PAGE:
Climate Change Impacts on Future Carbon Stores and Management of Warm Deserts of the United States
Climate change is a pressing environmental issue that requires measuring the exchange of greenhouse gases between terrestrial systems and the atmosphere. Reductions in atmospheric carbon dioxide concentration through enhanced terrestrial carbon storage may help slow or reverse the rate of global climate change. As a result, federal land management agencies, such as the USDA Forest Service, are now beginning to implement management policies to increase carbon storage. Throughout the southwestern United States, climate models project increased aridity and seasonal shifts in precipitation, along with more extreme precipitation events. Information regarding how these elements of climate change might affect the balance between carbon dioxide uptake and loss is lacking in forms available to land managers on semiarid rangelands. Forest Service scientists published a summary of studies that focused on key components of carbon exchange including photosynthesis, soil respiration and plant productivity across the warm deserts of North America to determine if common trends exist that can be utilized in management. They also provided an overview of how management practices can influence carbon sequestration in this region. Since desertification is projected to increase in the future, management strategies that increase carbon sequestration or decrease carbon loss are especially important. Xeric rangelands [lands adapted to a dry environment] tend to be in carbon balance or are small carbon sources, whereas more mesic rangelands [lands adapted to an environment having a greater supply of moisture] function primarily as carbon sinks. When warm desert rangelands do function as carbon sinks, it is for relatively short periods following adequate rainfall. This requires managers to consider management practices that do not impede carbon sequestration during critical times. The scientists provided an overview of how management practices influence carbon sequestration and discussed the USDA Forest Service Climate Change Scorecard, which addresses carbon sequestration and provides fundamental questions for managers to address when reporting on their accomplishments towards developing land management strategies in the context of climate change.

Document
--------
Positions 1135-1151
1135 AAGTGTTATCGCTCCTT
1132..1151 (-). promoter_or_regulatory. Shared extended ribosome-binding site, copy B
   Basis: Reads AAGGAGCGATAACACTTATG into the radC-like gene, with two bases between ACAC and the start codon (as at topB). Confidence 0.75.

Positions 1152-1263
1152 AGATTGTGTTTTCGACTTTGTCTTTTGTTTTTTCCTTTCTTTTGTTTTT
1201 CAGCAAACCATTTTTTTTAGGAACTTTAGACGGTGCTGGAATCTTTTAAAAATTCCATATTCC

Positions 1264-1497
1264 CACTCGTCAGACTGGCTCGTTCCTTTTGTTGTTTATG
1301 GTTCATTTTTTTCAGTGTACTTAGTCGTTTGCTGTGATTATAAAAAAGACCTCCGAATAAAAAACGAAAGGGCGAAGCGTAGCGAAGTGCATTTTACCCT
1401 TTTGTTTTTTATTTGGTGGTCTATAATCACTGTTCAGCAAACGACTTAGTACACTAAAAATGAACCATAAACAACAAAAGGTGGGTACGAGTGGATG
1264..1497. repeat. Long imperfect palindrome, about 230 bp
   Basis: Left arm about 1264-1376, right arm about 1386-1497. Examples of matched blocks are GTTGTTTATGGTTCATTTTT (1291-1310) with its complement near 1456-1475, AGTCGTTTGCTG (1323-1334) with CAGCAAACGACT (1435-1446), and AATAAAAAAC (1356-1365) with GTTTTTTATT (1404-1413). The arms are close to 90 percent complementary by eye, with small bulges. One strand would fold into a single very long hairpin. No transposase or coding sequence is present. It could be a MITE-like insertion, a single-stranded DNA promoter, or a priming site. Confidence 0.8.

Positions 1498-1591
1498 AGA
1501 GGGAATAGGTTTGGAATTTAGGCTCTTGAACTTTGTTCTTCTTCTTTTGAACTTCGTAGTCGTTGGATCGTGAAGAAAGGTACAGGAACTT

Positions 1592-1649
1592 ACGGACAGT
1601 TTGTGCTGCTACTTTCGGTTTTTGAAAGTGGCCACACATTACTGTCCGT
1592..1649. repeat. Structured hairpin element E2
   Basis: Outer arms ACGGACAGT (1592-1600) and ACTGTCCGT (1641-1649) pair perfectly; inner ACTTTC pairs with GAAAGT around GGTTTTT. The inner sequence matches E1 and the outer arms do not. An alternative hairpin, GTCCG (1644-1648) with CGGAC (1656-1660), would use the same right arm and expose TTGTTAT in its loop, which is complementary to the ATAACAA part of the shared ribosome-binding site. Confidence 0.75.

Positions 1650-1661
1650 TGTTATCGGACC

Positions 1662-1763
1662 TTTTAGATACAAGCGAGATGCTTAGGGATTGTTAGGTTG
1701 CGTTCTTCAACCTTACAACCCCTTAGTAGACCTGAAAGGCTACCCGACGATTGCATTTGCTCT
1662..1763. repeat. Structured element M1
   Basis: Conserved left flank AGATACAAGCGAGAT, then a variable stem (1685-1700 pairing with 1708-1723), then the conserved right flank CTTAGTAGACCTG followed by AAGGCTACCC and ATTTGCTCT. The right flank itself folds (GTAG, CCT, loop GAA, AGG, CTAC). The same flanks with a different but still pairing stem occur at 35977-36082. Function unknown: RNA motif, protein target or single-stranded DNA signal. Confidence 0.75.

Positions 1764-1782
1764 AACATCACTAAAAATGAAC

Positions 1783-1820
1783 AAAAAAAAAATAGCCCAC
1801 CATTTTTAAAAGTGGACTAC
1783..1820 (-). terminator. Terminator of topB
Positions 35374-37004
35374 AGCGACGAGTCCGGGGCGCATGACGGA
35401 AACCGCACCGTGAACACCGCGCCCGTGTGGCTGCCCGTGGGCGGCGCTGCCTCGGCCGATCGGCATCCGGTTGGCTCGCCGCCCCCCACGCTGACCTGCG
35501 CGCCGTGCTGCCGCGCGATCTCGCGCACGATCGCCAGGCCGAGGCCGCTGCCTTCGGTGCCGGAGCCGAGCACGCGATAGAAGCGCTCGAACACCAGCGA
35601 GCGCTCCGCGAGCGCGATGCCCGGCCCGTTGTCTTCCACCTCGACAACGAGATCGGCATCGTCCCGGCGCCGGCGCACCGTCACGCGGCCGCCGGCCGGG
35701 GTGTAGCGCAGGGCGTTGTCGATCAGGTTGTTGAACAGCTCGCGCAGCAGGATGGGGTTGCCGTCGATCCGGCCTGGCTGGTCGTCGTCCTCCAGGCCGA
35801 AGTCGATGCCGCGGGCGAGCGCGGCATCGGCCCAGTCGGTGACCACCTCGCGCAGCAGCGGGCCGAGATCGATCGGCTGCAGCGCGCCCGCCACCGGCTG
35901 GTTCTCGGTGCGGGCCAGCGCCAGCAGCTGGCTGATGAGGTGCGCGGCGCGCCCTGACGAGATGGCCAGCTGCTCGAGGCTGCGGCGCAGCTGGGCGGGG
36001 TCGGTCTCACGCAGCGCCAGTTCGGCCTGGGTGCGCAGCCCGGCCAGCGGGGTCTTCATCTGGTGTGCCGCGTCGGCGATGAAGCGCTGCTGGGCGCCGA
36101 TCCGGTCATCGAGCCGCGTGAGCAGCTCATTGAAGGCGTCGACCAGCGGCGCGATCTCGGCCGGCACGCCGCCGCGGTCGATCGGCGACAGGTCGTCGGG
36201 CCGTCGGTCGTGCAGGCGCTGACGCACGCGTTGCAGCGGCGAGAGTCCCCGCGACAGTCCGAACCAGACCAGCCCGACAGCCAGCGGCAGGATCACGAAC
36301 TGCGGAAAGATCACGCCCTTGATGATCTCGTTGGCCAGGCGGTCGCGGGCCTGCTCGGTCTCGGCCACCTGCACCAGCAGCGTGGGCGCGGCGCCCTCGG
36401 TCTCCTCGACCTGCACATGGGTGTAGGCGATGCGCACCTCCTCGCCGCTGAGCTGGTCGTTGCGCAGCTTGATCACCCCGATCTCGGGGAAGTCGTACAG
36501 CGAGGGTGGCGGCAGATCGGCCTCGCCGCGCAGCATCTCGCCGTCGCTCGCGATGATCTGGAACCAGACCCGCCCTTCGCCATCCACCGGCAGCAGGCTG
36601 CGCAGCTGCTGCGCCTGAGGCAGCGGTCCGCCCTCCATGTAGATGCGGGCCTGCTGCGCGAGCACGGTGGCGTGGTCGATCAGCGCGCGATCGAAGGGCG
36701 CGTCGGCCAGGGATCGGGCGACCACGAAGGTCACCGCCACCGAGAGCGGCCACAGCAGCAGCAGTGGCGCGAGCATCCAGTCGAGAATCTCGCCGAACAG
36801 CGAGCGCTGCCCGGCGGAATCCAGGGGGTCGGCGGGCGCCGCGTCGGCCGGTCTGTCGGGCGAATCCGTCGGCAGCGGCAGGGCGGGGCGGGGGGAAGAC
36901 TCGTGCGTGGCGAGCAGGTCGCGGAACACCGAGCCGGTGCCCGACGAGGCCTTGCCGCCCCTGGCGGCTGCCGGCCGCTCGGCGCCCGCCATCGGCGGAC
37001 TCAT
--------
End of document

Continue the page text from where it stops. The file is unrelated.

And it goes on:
They also found that ungrazed desert grasslands remain carbon neutral over the long-term. This neutrality occurs because carbon is sequestered during infrequent high precipitation monsoon seasons, and is then slowly respired (released back into the atmosphere) over subsequent years. Shrub-dominated areas, including areas recently encroached by shrubs, tend to store carbon annually, even during a sequence of dry years that likely represent future patterns of climate change.
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